In Togo, agriculture employs two-thirds of the population and accounts for about 41% of GDP. Yields have been consistently low for food crops and the performance of the main export crops (cotton, coffee and cocoa) has been deteriorating. Meat and fish production are also low and the country relies on imports to make up for its food deficit. Rural infrastructure is scarce, poorly maintained, and a major constraint to growth. Key challenges also include weak institutional capacities, insufficient coordination, and weak service delivery due to a deteriorated business climate. An assessment by the WFP showed that coping strategies included adults reducing their daily food intake in favor of children, downgrading the nutritional quality of the main meal, eating seeds stocked for the next season, and selling livestock.
The Rural Development Support Project (PADAT) contributed to improving the food security and income generation for smallholder farmers through the development of the rice, maize, and cassava value chains. This objective was attained through increased production and productivity as well as through the improved processing and marketing of crops. In addition, PADAT mainstreamed climate change adaptation into its interventions through collaboration with the Global Environment Facility.
At the end of the project, IFAD rated the projected as Moderately Unsatisfactory. Some activities, such as the distribution of the Quick Start Kits, achieved their intended objectives focused on the improvement of production and productivity of maize and rice. However, value-addition activities were less successful as the quality of some imported equipment did not meet the needs of the beneficiaries and most of the markets built were not yet operational at the end of the project.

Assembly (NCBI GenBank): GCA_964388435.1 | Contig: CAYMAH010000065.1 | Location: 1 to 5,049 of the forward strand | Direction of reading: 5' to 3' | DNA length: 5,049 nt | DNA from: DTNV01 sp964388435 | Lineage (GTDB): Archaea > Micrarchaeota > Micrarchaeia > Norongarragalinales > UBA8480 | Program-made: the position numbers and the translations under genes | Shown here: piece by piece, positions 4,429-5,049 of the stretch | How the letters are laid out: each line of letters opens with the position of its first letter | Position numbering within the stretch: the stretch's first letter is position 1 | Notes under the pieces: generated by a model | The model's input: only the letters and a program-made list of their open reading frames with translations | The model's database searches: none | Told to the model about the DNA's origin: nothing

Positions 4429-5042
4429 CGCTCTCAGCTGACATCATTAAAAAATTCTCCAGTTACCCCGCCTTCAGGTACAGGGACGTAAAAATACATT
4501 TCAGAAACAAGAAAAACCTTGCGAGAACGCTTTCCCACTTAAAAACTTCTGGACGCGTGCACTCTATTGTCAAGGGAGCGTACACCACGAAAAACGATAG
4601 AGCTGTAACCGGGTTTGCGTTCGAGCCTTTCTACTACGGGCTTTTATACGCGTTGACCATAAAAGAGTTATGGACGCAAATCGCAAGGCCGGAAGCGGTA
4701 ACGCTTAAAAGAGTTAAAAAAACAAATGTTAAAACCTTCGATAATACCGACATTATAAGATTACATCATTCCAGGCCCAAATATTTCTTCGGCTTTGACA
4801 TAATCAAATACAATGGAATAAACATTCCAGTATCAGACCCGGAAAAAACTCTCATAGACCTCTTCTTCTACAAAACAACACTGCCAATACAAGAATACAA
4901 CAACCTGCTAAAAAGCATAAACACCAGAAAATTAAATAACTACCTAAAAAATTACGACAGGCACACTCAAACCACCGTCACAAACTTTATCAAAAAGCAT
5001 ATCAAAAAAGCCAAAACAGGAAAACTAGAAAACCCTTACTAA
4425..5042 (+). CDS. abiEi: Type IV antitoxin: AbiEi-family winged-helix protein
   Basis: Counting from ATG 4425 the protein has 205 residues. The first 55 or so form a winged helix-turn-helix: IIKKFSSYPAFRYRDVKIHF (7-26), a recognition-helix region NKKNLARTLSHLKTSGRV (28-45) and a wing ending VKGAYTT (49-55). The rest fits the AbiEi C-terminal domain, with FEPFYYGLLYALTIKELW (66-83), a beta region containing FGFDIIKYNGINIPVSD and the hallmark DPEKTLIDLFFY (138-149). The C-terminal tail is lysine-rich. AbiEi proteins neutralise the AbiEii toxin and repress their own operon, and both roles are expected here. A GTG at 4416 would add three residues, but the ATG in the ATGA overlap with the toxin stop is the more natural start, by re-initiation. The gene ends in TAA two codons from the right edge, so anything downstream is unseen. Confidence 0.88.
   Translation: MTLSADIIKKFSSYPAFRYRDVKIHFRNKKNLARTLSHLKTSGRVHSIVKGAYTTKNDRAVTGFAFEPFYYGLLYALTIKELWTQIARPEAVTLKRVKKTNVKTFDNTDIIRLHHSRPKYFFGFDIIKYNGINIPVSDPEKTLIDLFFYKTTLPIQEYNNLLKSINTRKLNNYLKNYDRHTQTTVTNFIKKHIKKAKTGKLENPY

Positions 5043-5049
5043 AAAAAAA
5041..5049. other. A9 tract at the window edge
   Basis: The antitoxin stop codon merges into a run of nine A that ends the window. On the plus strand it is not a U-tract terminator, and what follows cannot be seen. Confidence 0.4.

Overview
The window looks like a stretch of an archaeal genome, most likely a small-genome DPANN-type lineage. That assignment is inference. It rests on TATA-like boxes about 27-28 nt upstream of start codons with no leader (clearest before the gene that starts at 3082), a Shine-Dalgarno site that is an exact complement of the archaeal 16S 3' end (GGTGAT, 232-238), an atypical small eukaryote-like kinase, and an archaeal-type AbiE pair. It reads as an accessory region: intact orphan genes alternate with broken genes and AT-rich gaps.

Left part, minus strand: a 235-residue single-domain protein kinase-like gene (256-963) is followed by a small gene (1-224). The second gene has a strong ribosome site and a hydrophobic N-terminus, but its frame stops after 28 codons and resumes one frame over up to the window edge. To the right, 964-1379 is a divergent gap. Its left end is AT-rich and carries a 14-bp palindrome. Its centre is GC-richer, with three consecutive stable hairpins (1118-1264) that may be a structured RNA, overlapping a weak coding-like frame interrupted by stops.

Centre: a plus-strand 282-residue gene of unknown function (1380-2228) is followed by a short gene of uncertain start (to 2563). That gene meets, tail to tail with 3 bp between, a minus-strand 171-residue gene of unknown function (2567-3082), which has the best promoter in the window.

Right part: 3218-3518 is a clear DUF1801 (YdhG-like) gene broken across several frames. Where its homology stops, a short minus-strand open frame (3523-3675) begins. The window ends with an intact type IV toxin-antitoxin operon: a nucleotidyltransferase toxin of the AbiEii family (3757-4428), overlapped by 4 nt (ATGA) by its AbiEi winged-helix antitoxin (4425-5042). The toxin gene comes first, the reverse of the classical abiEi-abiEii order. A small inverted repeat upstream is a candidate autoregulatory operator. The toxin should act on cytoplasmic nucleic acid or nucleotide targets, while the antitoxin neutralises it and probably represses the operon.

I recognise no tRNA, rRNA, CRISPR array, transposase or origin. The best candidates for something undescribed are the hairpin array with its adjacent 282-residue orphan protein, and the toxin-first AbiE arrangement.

By the end of the project, PADAT had reached over 327,740 beneficiaries, of whom about half were women. For the beneficiaries of the successfully implemented Quick Start Kits, (i) food insecurity was reduced by at least 1 month per year and in some regions by 1.5 months, (ii) the share of children with chronic malnutrition decreased from 37.9 percent to 24.6 percent from 2012 to 2016, (iii) the rate of households with months of food insecurity decreased from 84 percent in 2012 to 62 percent in 2016, (iv) and the total production of rice and maize grew from 704.56 kg/producer in 2011 to 1,504.9 kg/ producer in 2016 for maize and from 668 kg/producer in 2011 to 1,057.6 kg/producer in 2016 for rainfed rice.
The weak coordination of PADAT’s numerous financial partners (IFAD, GAFSP, GEF, West African Development Bank (BOAD), and ECOWAS Bank for Investment and Development (EBID)) was the main cause of the poor economic performance of the supported value chains. The combination of Quick Start Kits and warrantage was an effective approach to improving the resilience of vulnerable groups to market price fluctuations. Finally, and (iii) on the replenishment of the Quick Start Kits, a mechanism to ensure sustainable access to inputs for the most vulnerable was needed given the risk of a gradual erosion of the rate of recovery in the absence of a systematic anchoring of Quick Start Kit beneficiaries in cooperatives and their umbrella organizations.
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